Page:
For a block or two in every direction from Arbell Matthews’ home, 50 or so African-Americans could be heard belting out the Shema, an ancient Hebrew prayer, gospel-style.
They all were raised as Christians, most of them Baptists. One day last month, each was immersed in a ritual bath, or mikvah, in Memphis, Tenn. When the last of them emerged from the water, almost 3 percent of Cairo’s black population had converted to Judaism.
SEARCH FOR A RABBI
There is evidence of Jews living in Cairo in the 1870s, but the last synagogue anyone remembers closed years ago. Today, the little brick synagogue with stained-glass windows is part of the public health department. It has a clear view of the Bunge North America soybean processing plant that, with 83 jobs, is the city’s largest employer.
The Rev. Larry Potts, pastor of Cairo Baptist Church, said he could think of only two Jews left in Cairo before the conversions.
When Phillip Matthews’ group began talking about converting, Matthews decided that without any rabbis in town and close to 60 members, he needed help.
Looking for help outside of Cairo is a time-honored tradition. Escape is a natural desire in a place Charles Dickens famously described, in 1842, as “a breeding-place of fever, ague, and death.”
In the spring of 2006, Matthews went in search of a rabbi. He found Goldstein, a Reform rabbi from St. Louis who is affiliated with Congregation Beth Jacob in Carbondale.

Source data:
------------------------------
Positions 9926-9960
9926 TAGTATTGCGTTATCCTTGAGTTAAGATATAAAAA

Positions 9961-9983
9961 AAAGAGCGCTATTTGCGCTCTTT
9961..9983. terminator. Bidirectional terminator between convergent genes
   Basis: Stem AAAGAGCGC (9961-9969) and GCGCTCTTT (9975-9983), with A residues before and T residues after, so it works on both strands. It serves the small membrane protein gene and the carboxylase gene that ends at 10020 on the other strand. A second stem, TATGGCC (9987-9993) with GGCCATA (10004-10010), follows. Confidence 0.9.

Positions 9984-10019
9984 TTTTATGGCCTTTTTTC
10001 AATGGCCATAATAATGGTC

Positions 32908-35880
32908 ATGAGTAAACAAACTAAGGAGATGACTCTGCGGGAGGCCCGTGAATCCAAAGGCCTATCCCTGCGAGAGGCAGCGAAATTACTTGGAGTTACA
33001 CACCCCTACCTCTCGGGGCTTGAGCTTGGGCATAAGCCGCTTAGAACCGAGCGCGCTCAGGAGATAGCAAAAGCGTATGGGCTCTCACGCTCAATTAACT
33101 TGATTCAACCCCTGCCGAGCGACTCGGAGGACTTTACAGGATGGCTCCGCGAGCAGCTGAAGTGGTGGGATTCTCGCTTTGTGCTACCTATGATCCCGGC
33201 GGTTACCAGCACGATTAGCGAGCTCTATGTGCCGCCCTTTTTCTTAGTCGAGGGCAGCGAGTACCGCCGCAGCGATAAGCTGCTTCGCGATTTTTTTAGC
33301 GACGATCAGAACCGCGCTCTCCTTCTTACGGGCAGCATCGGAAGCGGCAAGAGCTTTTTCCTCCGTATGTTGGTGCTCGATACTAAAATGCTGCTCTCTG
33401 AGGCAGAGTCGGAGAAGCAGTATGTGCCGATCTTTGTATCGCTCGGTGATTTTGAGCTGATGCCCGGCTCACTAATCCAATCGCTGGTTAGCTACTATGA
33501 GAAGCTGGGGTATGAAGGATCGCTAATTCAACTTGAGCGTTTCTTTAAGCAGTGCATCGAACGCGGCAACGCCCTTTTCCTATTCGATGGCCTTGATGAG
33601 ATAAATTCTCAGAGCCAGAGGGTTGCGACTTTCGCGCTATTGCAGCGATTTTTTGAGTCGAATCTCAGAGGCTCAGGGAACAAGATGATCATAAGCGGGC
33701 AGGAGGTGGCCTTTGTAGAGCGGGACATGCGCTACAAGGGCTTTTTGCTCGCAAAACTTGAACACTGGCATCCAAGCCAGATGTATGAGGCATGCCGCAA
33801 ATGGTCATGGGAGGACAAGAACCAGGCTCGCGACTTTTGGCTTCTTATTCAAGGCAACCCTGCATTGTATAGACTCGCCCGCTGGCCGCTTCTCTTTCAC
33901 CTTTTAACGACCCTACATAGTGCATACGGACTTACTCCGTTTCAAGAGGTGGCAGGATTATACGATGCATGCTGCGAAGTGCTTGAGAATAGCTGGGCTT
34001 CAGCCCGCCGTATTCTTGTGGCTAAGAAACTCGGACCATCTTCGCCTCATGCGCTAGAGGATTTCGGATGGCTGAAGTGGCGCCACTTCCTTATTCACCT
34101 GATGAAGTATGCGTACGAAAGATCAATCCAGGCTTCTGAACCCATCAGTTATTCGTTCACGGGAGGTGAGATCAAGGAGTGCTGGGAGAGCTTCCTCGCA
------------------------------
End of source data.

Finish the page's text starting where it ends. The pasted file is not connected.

“Phillip called and asked about conversion classes,” said Goldstein. “Then he asked if there was such a thing as African-American Jews.”
She assured him there were.
The 2001 National Jewish Population Survey found 37,000 African-American Jews age 18 or older. That’s just under 1 percent of all 4 million American Jewish adults.
‘ONCE IN A LIFETIME’
As the group members got closer to completing the course, Goldstein began to make preparations for the actual conversion. All the males in the group who had not been circumcised went through the rite. Those who had, went through a hatafat dam, or a ritual removal of a single drop of blood.
Over four months, each member of the group sat before a bet din, or rabbinic court, to answer questions about his or her new faith. A dozen Reform and Conservative rabbis from St. Louis sat on the various courts.
Goldstein ran into difficulty when trying to secure the St. Louis mikvahs for the conversion ceremonies. Rabbi Zvi Zuravin, executive director of the St. Louis Vaad Hoeir, the area Orthodox Jewish legal authority, said the group asked for a discount on the mikvah’s $165 per person conversion fee. But the committee that oversees the mikvahs was “not willing to discount groups,” said Zuravin.
Goldstein moved the conversion ceremonies to Beth Sholom Synagogue in Memphis, whose members agreed to a much smaller fee. (The Jewish Federation of Southern Illinois, Southeastern Missouri and Western Kentucky paid the $1,800 total.)
That ceremony, said Rabbi Aaron Rubinstein of the Conservative synagogue whose members turned out in force for the conversions, was a “once in a lifetime, amazing event.”
The new Jews of Cairo had been official for less than a month when Alpha Gordon, 24, stepped out of Arbell Matthews’ home Jan. 5, a bleak Saturday afternoon in the city. Gordon said he felt different than he had a month earlier.
“I do feel Jewish,” he said. “And that feels good.”